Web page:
FaithWorld

from India Insight:

What makes a religious symbol conspicuous?

Last week, a college in Mangalore in India banned a student wearing a burqa from attending class. The principal told local media the college had a policy of not allowing symbols of religion.

The media did not say if there were students on campus with a 'bindi' (dot) on their foreheads or crucifixes around their necks or turbans on their heads, other symbols of religion one commonly sees in India, besides the ubiquitous "Om" scarves and t-shirts.

Mangalore, a cosmopolitan city, is no stranger to controversy; it was recently in the news for attacks on bars and women by a fundamentalist Hindu outfit that declared they were against Indian culture.

Nor is the controversy over headscarves and burqas limited to India. UK's Jack Straw sparked a heated debate when he asked Muslim women in his constituency to remove their veils to promote better relations between people.

Turkey last year lifted a ban on women wearing headscarves at universities, ruling it violated the country's secular constitution.

from India Insight:

Can you outsource God?

– Saritha Rai writes for the GlobalPost, where this article first appeared. –

It is dawn in Kerala, a palm frond of a state in India's South West. As the sun's first rays hit the church steeple, a Holy Mass is being conducted in the local Malayalam language.

Only, the prayer is dedicated to a newborn by his Catholic family half a world away in the United States.

from India Insight:

The Mormons in India

– Sonya Fatah writes for the GlobalPost, where this article first appeared. –

Their voices rang out, echoing in the nearby passageway. "Count your many blessings," they sang. "Name them one by one. Count your many blessings. See what God hath done." And so, the women, some 25 of them, members of the Sisters Committee at one of the six churches of the Church of Jesus Christ of Latter-Day Saints in New Delhi, closed their Sunday post-service meeting.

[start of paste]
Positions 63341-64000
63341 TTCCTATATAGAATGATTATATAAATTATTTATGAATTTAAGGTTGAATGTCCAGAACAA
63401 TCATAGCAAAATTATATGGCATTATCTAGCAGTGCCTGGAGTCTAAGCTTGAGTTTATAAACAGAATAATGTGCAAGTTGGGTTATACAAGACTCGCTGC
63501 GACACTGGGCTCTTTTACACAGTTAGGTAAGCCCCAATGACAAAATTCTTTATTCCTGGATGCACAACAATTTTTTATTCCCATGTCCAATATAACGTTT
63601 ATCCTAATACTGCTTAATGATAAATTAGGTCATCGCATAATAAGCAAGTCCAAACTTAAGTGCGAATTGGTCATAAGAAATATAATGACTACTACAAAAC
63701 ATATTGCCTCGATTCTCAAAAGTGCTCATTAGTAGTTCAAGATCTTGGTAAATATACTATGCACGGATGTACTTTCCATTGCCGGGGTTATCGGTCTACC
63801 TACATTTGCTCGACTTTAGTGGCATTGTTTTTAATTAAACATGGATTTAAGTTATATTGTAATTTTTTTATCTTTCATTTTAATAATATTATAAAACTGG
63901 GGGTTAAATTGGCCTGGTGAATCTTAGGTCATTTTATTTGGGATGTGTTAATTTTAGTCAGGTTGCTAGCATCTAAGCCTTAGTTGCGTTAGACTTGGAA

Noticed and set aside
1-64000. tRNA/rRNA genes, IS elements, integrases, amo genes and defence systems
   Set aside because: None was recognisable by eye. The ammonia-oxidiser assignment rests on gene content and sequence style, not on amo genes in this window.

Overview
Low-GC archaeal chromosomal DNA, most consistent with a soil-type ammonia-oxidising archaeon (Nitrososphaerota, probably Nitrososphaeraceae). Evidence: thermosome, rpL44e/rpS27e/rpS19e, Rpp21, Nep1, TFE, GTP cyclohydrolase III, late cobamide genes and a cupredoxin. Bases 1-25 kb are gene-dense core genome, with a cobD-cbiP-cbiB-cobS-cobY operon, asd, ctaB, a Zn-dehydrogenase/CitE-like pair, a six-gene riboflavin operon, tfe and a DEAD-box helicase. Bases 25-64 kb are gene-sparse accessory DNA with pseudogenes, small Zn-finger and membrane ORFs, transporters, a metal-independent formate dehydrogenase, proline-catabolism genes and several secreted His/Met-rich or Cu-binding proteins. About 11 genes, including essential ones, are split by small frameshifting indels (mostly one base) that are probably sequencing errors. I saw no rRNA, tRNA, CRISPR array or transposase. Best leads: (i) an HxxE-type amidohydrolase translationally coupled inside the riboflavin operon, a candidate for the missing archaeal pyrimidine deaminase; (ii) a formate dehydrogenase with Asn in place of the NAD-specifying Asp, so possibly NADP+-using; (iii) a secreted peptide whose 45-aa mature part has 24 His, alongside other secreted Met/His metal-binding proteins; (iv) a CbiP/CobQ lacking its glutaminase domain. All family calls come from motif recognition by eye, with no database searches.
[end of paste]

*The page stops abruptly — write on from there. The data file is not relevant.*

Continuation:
"Let us all work together so we can have a temple here,” urged the chair of the meeting, eliciting head nods and verbal assents all round.

How God (or more precisely, meditation) changes your brain

how-god-changes-your-brainSome book titles are too good to pass up. “How God Changes Your Brain” is neuroscientist Andrew Newberg‘s fourth book on “neurotheology,” the study of the relationship between faith and the brain. All are pitched at a popular audience, with snappy titles like “Born to Believe” or “Why God Won’t Go Away.” Anyone reading the latest one, though, might wonder if the title shouldn’t be “How God Meditation Changes Your Brain.” As he explains in an interview with Reuters here, the benefits that Buddhist monks and contemplative Catholic nuns derive from meditation and intense prayer are also available to atheists and agnostics. The key lies in the method these high performing believers use, not in the belief itself. But that would have made for a more awkward title.

That’s not to say Newberg doesn’t have some interesting points to make in this book. His brain scans of meditating monks and praying nuns show that the frontal lobe — the area that directs the mind’s focus — is especially active while the amygdala — the area linked to fear reactions — is calmed when they go through their spiritual experiences. His studies show these brain regions can be exercised and strengthened, like building up a muscle through training. And his treatment of a mechanic with a faltering memory showed that a traditional Indian meditation method, even when stripped of its spiritual trappings, could bring about these changes in two months.